Maasai – Animals used for Peace ceremony

The Maasai of Kenya and Tanzania are all cattle keepers. The economy of the Maasai is based on their cattle and all the social aspects of the community are based on livestock. During drought or famine the Maasai exchange livestock with other communities such as the Kikuyu, Okiek or Kamba. They give butter in an effort to get honey, ostrich feathers and grain.
In periods of conflict, cows and sheep are usually used to negotiate and reconcile. Black and red coloured cows with white bellies are very important because a person who is considered to have an Oibor oshoke, a white stomach, is a good, generous human being, one who loves others, is peaceful and who will not complain when mistreated or oppressed. This person is always looking for good instead of bad things. That is why black or red cows with white bellies are very important in the community.
On the contrary a person who has an Orok oshoke, a black stomach is one who is very troublesome, stubborn, quarrelsome, jealous and one who is very mean. People in the community don’t want to be associated with such people. This leads to the proverb which says: Eeta enkoshoke enkitok Ilgilat kumok, a woman’s stomach has many sections. It can give birth to a very good person as well as a very bad person.
Goats are associated with bad people because  of their greed. As for the dog, it eats its own waste and vomit because of having a ‘deaf ear’. For a long time the dog was called Lenanu by God. God told the dog not to tell the secret that God had told him. However, Lenanu ignored God’s command and told the man the secret. In the process he was cursed to feed on man’s own waste and to be his slave forever. The saying goes when negotiating for peace: One pee einosa oldiankik enkiook mingani einosa; the dog was cursed by God because of his deaf ear.

The dog ate Inkik, waste remains, because he ignored God’s command (had a deaf ear). Ore pee einosa oldia inkik enkok mihgani einosa, The people are told to take heed of what the elders say so that they may not fall into calamity later. White cows are very important in the Maasai community because they are taken by the Olamal to the Oloiboni with a request for guidance. They are sacrificed to seek rain during drought and are also used in other important ceremonies associated with peace and prosperity.In case of murder, 49 cows, especially of white or light red colour, are selected to cleanse the murderer. When the murderer pays this fine, peace is sought and the two families reconcile and become friendly again. They even exchange daughters for marriage within the two families as a seal of love and good will. If sheep are used, 249 sheep are chosen of light red, black and white colour.

Importance of environment

Generally the Maasai live in the arid and semi-arid lands of Kenya and Tanzania. The environment is very important to the community, especially in ceremonies. Hills are considered to be important in ceremonies such as rain sacrifices. The Maasai believe that God lives in hills and therefore hills are very important because of peace. When seeking for peace and blessings, the elders always refer to the hills such as Oloolaiser, Oldoinyo oibor and Oldoinyo keri, (Ngong Hills, Mont Kilimanjaro and Mont. Kenya respectively). They also slaughter most of their livestock on hill slopes.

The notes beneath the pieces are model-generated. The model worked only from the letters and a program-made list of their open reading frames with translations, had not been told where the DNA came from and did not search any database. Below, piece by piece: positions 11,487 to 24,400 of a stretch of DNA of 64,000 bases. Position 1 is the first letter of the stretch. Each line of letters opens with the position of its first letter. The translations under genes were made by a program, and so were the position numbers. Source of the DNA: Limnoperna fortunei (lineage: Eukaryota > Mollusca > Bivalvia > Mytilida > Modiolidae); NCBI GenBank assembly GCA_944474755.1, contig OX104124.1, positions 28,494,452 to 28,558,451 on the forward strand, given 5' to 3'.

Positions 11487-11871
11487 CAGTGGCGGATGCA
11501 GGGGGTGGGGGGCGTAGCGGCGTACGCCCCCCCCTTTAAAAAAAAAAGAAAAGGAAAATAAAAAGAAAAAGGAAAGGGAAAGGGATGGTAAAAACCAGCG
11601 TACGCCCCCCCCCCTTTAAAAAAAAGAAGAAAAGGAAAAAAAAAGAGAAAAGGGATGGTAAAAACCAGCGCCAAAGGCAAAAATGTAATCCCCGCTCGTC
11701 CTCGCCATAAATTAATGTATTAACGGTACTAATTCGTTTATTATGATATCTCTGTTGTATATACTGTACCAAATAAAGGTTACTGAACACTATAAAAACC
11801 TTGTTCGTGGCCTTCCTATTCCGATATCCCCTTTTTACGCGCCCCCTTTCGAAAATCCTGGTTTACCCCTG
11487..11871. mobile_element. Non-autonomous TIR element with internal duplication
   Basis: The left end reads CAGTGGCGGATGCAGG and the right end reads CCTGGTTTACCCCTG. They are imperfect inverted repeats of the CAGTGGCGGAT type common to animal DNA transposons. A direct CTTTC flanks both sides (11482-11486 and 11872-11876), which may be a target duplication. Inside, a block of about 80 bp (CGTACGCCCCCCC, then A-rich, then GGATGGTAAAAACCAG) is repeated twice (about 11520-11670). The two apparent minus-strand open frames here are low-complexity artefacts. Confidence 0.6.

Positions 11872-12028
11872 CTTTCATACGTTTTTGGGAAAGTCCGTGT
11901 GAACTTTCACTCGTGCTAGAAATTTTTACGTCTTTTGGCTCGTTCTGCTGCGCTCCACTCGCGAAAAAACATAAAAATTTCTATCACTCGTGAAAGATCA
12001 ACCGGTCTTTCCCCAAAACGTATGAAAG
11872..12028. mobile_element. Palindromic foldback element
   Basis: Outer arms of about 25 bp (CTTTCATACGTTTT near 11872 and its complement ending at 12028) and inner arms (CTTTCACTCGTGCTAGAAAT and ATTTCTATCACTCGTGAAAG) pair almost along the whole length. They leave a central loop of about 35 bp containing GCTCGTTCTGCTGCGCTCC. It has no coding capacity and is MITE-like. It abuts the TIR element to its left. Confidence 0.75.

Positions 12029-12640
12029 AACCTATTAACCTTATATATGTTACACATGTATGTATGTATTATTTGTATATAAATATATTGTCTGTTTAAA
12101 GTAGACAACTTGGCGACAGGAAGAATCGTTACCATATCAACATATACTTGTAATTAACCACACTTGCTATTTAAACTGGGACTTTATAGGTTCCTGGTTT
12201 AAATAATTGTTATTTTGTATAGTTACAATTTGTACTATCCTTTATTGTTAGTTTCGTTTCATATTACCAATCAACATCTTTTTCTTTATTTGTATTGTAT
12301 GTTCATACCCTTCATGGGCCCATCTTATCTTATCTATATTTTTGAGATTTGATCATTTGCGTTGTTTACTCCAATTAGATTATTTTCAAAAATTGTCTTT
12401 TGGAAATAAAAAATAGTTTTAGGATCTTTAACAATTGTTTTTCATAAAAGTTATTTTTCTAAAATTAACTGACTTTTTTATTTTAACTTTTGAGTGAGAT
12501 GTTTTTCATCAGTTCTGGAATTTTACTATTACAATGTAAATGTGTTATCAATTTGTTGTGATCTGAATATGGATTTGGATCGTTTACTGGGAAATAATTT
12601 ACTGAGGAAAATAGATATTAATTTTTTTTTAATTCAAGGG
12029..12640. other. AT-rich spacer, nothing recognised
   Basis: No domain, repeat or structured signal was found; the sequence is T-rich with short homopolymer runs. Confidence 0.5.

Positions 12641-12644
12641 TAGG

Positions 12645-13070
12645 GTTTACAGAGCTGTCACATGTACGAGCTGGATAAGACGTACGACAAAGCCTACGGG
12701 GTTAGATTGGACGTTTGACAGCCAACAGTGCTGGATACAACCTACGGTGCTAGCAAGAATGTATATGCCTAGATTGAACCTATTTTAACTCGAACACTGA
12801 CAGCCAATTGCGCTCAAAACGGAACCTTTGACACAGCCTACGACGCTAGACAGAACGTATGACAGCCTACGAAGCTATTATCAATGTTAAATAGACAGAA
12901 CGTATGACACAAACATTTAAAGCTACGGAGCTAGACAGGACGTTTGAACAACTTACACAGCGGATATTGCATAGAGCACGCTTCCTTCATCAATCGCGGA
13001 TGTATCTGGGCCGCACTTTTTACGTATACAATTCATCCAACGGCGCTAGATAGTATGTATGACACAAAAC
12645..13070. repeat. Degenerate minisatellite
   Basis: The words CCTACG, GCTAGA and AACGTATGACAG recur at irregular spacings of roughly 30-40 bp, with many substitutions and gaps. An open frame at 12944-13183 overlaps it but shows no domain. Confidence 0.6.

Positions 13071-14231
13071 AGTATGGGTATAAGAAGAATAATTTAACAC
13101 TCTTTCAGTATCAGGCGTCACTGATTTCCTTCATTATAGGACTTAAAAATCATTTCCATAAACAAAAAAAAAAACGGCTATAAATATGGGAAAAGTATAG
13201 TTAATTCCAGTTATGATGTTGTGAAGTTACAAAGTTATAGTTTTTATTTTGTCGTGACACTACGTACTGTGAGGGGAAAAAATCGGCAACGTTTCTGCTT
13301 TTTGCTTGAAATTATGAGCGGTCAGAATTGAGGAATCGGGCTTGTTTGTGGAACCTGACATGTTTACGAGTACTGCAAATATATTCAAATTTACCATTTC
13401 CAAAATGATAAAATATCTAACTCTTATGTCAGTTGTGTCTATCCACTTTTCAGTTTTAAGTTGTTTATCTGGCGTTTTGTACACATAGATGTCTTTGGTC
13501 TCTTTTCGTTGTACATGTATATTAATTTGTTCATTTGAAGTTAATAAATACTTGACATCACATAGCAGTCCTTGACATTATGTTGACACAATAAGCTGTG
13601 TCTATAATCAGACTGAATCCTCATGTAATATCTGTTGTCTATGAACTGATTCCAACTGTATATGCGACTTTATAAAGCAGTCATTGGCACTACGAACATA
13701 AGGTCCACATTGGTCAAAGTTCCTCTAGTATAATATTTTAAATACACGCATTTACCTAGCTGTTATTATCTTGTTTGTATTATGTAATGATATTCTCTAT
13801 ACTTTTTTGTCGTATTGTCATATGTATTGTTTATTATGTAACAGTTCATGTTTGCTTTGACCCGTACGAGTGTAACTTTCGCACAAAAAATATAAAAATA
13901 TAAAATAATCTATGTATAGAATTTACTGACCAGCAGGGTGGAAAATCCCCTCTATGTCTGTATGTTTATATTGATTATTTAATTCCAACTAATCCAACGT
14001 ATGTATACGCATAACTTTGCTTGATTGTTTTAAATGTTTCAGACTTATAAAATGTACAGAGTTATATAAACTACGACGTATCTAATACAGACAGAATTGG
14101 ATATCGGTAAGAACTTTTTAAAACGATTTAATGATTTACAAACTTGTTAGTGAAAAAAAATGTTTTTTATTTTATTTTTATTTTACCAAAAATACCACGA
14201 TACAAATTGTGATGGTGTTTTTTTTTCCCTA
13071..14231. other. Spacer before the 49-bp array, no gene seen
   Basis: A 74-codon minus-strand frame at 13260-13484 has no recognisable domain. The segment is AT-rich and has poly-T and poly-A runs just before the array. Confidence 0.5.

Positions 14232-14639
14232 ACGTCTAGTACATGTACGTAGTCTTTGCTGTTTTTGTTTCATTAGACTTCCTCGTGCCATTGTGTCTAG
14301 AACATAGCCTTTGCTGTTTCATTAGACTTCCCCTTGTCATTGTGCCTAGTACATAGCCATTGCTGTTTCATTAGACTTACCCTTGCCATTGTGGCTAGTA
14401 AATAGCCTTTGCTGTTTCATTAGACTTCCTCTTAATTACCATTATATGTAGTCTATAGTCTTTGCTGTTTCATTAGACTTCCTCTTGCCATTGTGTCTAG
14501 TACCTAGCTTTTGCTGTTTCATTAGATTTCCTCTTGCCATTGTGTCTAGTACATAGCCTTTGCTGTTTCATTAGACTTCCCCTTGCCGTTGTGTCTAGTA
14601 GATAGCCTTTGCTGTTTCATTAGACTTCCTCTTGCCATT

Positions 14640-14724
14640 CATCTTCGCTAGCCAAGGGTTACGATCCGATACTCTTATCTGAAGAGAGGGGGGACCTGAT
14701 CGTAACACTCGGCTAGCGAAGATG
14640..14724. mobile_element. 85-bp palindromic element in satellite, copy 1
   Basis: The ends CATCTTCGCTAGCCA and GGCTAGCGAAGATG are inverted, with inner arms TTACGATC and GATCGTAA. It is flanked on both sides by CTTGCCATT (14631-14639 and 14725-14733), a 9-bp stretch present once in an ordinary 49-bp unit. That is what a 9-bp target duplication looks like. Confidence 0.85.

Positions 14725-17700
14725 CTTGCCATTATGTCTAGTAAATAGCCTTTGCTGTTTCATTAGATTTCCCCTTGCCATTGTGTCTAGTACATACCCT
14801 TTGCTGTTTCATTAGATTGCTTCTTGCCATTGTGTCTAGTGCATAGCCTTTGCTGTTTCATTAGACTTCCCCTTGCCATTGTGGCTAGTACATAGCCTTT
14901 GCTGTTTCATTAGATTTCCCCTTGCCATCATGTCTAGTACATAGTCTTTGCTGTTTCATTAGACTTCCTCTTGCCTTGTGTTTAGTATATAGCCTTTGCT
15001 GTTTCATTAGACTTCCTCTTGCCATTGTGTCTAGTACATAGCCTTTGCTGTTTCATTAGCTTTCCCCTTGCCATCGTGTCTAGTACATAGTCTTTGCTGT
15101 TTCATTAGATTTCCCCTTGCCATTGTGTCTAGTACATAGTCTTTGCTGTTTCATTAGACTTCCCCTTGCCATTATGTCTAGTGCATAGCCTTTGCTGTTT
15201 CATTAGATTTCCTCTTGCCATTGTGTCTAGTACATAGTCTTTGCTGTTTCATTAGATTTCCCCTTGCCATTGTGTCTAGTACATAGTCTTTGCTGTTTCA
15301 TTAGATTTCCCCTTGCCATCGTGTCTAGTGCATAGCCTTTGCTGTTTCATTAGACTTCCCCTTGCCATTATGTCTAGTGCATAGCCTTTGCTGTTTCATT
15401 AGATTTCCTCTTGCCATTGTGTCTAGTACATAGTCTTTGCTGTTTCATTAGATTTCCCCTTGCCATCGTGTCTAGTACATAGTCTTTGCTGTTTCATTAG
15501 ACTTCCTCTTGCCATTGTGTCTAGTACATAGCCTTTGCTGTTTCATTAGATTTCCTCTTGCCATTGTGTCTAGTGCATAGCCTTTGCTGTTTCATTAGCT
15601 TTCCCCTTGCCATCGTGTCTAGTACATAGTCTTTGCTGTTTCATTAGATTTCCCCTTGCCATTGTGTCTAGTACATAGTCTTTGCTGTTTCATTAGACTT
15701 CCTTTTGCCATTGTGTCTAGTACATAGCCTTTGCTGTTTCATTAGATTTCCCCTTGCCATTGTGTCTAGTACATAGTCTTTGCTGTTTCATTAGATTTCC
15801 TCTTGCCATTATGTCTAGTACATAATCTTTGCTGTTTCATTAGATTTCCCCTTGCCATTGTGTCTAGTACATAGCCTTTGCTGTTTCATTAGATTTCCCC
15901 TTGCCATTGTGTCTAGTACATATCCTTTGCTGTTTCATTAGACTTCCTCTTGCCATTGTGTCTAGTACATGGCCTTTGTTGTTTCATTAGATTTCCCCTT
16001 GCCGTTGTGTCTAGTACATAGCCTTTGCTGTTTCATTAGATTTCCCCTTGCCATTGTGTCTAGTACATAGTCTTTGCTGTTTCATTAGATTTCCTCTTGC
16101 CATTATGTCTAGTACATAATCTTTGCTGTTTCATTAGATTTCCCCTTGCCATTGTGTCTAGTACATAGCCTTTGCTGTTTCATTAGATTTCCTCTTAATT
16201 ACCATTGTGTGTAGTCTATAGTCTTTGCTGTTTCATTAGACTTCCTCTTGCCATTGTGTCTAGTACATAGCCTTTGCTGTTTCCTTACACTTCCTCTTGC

maas4Trees are also very important. For example, while slaughtering a bull one has to choose about four trees that are either of Olkiloriti (Acacia species),0lngosua (Acacia Egyptica), or Oseki. These trees are said to be blessed and may cleanse one from the wounds he might have caused to others. One cannot perform any ceremony, such as circumcising his children before he slaughters a bull. During the process, the man is fed the chest meat, which is smeared on his face and chest as a form of anointing. After this, one is said to be clean and is not allowed to go to any war because he is now a father and must be compassionate in nature.
Other vegetation which is very important are the Enaiteteyiai, Olmisigiyioi and Olonini. These are used because they are considered to be peaceful and cool vegetation that can be an amulet for bringing peace.
Grass is also very important in the Maasai environment. It is food for livestock and it is also a ceremonial symbol of peace. To show that one has surrendered, one has to hold green grass in his hand. When he does this, he will not be fought with because he has submitted and wants peace. Grass is also used to cover the Iturumet, the gourd, which the elder of a family who has circumcised a son or daughter, holds at the gate of his livestock. This shows that there is joy and peace in the home or family. It is a sign that seeks blessings and prosperity from God. Where there is no peace, there is no prosperity.When a young woman is being married, the father blesses her with milk and green grass. He tells her to go in peace and prosper. The grass is put between the toes of the feet, at the back, as well as at the head, requesting that God give her peace during the journey and in her later years.
Another resource that is very important in the Maasai peace process is water. Water saves those who are defeated because when a person gets into water, he will not be fought with because he has shown that he wants peace.When they are circumcised, boys or girls who are undergoing the process are washed with well or spring water to cleanse them of their previous sins. In the absence of water, women prepare Enkare entolu, water of the axe, whereby the axe purifies the water. It is then poured onto the individual to cleanse them so that they may live peacefully in later years as an adult.

Frans Mol


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